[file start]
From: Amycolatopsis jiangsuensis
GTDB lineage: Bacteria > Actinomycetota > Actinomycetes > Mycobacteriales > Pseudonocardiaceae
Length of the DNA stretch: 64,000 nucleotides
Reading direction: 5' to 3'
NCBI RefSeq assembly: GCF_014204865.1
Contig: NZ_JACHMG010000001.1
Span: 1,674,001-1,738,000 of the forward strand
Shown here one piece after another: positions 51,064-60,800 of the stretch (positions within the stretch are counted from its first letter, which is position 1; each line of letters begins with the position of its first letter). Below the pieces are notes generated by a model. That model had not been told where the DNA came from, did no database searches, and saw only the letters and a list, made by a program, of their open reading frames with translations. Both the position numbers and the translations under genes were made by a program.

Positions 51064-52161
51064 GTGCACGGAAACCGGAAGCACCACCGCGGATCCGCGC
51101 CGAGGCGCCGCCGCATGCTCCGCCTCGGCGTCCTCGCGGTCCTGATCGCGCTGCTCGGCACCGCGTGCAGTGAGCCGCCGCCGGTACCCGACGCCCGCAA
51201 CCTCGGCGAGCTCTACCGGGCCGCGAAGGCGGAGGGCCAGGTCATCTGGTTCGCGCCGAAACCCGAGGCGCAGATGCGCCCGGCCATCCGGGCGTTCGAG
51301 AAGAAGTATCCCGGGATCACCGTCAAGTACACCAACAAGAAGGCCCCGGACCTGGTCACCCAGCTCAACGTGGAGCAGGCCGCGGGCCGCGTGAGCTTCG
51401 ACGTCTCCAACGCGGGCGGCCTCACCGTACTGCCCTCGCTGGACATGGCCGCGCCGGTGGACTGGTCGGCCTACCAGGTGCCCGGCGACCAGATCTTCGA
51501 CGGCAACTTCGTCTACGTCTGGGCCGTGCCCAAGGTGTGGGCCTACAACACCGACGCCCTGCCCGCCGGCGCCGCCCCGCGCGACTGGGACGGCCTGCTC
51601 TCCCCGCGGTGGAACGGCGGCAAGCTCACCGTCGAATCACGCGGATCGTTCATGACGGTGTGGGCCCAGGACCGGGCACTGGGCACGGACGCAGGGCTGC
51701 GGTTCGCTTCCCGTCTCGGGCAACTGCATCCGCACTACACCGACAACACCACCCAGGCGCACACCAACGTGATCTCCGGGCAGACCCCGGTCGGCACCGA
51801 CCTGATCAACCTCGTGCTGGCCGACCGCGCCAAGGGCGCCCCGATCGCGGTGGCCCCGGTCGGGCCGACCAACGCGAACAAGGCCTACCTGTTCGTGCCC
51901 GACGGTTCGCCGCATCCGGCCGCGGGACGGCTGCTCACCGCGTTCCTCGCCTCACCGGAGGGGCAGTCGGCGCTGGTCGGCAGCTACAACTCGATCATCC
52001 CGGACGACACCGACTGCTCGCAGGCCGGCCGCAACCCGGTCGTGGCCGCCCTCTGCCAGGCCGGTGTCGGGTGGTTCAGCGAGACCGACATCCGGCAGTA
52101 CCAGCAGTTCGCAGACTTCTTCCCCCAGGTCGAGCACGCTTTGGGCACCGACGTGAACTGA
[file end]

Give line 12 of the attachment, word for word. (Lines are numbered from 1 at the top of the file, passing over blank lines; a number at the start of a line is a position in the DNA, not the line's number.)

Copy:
51201 CCTCGGCGAGCTCTACCGGGCCGCGAAGGCGGAGGGCCAGGTCATCTGGTTCGCGCCGAAACCCGAGGCGCAGATGCGCCCGGCCATCCGGGCGTTCGAG